Page last updated at 18:25 GMT, Wednesday, 16 December 2009

Netherlands to cull 35,000 goats in Q fever fight

A farm in the Netherlands (file)
This outbreak of Q fever first appeared on Dutch farms in 2007

The Dutch authorities are to slaughter 34,000 pregnant goats, and a further 1,200 male goats, to stop an outbreak of Q fever spreading to humans.

Q fever has been found in 55 Dutch farms so far, and six farm workers have died this year.

A total of 10 workers have died since the current outbreak began in 2007.

Q fever is caused by a bacterium which passes to humans from goats and sheep. In humans, it causes flu-like symptoms and in rare cases can be fatal.

Most of the farms affected are in the southern Brabant province and the slaughter will account for more than half their total livestock.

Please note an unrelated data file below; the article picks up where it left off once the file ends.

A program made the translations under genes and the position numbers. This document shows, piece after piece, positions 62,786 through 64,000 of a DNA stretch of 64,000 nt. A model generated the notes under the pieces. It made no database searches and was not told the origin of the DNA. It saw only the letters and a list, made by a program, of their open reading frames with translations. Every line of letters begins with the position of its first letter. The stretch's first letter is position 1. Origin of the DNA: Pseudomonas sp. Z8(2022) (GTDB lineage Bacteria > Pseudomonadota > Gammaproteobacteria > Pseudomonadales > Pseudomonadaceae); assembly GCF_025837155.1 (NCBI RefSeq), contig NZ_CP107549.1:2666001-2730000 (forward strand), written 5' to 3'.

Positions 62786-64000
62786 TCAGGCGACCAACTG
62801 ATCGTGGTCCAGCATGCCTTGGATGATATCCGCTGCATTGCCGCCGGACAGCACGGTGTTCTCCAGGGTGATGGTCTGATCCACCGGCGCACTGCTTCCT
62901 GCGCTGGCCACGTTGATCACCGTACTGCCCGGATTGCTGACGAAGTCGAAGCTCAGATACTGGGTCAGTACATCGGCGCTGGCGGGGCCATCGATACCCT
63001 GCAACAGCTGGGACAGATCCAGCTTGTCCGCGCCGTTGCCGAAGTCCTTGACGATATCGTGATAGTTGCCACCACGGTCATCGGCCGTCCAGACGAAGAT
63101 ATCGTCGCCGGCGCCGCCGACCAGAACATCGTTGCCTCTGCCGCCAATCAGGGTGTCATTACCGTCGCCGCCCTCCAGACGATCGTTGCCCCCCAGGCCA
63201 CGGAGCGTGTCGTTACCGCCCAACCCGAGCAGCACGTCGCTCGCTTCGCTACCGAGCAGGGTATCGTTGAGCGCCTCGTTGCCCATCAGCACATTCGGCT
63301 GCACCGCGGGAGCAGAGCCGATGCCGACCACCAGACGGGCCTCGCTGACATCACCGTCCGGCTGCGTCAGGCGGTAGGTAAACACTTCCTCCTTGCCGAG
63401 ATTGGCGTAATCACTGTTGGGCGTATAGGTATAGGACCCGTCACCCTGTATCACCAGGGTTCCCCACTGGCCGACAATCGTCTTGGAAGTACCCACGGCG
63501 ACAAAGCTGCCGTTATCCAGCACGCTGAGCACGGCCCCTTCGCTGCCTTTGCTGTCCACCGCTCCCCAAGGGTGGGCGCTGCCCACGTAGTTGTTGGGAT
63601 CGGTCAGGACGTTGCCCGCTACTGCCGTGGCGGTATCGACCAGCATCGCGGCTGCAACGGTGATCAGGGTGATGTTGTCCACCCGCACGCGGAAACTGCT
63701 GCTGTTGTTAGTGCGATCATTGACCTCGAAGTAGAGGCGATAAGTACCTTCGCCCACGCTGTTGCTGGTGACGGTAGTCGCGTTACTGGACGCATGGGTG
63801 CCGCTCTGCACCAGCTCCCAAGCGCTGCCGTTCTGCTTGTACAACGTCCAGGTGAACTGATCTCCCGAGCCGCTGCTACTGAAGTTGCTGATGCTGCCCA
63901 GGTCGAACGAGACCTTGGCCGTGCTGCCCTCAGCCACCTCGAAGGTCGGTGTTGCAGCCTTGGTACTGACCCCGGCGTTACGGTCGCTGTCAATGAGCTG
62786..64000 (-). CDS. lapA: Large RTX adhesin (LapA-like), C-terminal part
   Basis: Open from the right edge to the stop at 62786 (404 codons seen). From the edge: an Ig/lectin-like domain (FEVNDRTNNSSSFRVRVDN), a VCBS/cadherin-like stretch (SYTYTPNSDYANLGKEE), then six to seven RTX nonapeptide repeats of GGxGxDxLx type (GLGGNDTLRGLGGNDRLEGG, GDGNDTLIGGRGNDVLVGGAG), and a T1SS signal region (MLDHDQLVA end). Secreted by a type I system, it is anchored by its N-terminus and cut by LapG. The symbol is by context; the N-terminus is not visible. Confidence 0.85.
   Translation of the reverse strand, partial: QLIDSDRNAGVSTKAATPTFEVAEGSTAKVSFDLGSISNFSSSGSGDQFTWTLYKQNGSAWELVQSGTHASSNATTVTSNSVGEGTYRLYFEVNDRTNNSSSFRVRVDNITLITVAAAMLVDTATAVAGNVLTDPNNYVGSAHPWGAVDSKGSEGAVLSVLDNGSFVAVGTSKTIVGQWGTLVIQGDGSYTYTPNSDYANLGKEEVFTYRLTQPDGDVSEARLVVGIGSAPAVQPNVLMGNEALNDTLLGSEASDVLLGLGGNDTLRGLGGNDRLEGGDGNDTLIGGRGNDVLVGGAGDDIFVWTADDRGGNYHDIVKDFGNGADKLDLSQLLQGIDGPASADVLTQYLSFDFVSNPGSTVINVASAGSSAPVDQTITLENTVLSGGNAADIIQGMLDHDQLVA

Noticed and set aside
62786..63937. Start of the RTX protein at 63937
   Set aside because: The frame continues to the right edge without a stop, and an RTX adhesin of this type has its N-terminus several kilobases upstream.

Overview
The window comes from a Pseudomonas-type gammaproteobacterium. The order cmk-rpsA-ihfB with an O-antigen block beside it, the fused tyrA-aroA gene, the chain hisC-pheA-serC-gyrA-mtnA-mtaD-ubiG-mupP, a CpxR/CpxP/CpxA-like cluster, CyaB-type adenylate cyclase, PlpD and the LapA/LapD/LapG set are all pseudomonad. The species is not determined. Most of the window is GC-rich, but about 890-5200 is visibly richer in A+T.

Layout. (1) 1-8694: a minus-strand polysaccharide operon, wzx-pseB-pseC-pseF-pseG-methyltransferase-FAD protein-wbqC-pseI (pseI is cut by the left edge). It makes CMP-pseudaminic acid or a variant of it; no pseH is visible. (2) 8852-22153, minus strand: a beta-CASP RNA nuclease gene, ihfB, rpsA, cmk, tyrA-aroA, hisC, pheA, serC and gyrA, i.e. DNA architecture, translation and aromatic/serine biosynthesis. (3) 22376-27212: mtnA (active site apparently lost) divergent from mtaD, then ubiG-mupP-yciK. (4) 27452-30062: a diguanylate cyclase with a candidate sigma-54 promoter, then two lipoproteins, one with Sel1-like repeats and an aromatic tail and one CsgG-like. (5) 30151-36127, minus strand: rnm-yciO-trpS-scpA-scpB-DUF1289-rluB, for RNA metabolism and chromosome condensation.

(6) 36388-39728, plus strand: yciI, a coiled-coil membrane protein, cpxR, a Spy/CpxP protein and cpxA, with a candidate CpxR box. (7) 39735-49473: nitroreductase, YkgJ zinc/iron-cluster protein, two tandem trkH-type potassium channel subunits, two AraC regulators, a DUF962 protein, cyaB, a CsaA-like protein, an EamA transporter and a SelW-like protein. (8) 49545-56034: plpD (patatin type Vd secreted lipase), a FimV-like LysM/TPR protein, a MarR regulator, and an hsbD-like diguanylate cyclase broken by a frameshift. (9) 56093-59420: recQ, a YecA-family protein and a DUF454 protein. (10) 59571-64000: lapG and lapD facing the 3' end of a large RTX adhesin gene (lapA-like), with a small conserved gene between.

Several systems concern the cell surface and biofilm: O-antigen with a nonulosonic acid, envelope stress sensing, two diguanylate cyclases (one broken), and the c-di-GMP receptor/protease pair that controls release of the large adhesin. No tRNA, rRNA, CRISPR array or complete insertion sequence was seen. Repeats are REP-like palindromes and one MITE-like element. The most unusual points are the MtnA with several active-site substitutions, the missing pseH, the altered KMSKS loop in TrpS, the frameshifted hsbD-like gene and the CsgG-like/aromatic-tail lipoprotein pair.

Vaccine shortage

All breeding on sheep and goat farms is to be prohibited until July 2010.

The slaughter was originally intended to include only non-vaccinated pregnant goats but was extended to vaccinated animals too on affected farms as a result of recent health advice.

The Netherlands launched an obligatory animal vaccination campaign at the start of 2009 but a shortage of vaccine meant the whole country could not be covered.

Q fever is caused by the coxiella burnetii bacterium.

A single organism is enough to infect a human but experts say if treated appropriately it should not prove fatal except in rare cases.

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